An incision is a cut through the skin made during surgery. It's also called a "surgical wound." Some incisions are small. Others are very long. The size of an incisions depend on the kind of surgery you had.
Closing a surgical wound can help your wound heal faster. To close your incision, your doctor used one of the following:
Proper wound care can help prevent infection and reduce scarring as your surgical wound heals.
Surgical incision care; Closed wound care
When you come home after surgery, you may have a dressing on your wound. Dressings do several things, including:
You can leave your original dressing in place for up to 5 days, or as long as your doctor says. You will want to change it sooner if it becomes wet or soaked with blood or other fluids.
Don't wear tight clothing that rubs against the incision while it's healing.
Your doctor will tell you how often to change your dressing. Be prepared before starting the dressing change.
Remove the old dressing.
When you put on a new dressing:
If you have non-dissolvable stitches or staples, your doctor will remove them within 3 to 21 days. Do not pull at your stitches or try to remove them on your own.
Your doctor will let you know when it's OK to bathe after surgery. Usually it's fine to bathe after 48 hours. Keep in mind:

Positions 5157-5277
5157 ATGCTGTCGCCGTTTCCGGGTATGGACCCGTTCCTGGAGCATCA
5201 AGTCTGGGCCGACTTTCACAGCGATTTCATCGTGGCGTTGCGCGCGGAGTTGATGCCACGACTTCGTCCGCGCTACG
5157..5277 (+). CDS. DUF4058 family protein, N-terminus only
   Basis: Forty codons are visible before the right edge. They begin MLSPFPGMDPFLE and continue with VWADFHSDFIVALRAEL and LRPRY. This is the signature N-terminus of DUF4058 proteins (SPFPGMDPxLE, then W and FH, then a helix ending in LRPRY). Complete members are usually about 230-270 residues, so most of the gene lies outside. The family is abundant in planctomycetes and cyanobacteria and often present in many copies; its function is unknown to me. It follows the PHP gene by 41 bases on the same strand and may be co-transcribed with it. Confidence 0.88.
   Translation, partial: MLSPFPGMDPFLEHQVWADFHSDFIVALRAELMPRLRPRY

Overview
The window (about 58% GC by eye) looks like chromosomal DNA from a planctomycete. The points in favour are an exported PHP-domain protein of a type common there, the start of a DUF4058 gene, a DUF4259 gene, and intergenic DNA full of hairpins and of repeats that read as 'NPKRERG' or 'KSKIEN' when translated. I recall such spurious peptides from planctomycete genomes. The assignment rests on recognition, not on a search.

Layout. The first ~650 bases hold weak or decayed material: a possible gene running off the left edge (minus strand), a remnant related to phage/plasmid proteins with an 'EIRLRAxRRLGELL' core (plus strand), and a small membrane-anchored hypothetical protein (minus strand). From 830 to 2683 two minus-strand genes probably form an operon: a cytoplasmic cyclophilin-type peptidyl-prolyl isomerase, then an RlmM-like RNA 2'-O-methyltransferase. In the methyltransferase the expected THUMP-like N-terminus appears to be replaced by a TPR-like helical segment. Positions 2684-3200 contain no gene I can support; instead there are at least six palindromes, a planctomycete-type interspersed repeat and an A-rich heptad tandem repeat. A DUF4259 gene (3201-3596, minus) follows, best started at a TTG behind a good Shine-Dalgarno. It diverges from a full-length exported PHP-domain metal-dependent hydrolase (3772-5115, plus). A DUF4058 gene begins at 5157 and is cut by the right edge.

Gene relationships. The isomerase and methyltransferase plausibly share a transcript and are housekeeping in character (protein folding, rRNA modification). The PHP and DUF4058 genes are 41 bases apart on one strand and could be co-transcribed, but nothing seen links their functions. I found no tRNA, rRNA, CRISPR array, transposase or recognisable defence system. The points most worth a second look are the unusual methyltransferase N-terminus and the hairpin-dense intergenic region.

At some point during the healing process, you won't need a dressing anymore. Your doctor will tell you when you can leave your wound uncovered.
Call your doctor if there are any of the following changes around the incision:
You should also call your doctor if the drainage coming from or around the incision increases or becomes thick, tan, green, or yellow, or smells bad (pus).
Also call if your temperature is above 100 °F for more than 4 hours.
Leong M, Phillips LG. Wound Healing. In: Townsend CM Jr, Beauchamp RD, Evers BM, Mattox KL, eds. Sabiston Textbook of Surgery. 19th ed. Philadelphia, PA: Saunders Elsevier; 2012:chap 7.
Updated by: Jacob L. Heller, MD, MHA, Emergency Medicine, Virginia Mason Medical Center, Seattle, Washington. Also reviewed by David Zieve, MD, MHA, Isla Ogilvie, PhD, and the A.D.A.M. Editorial team.
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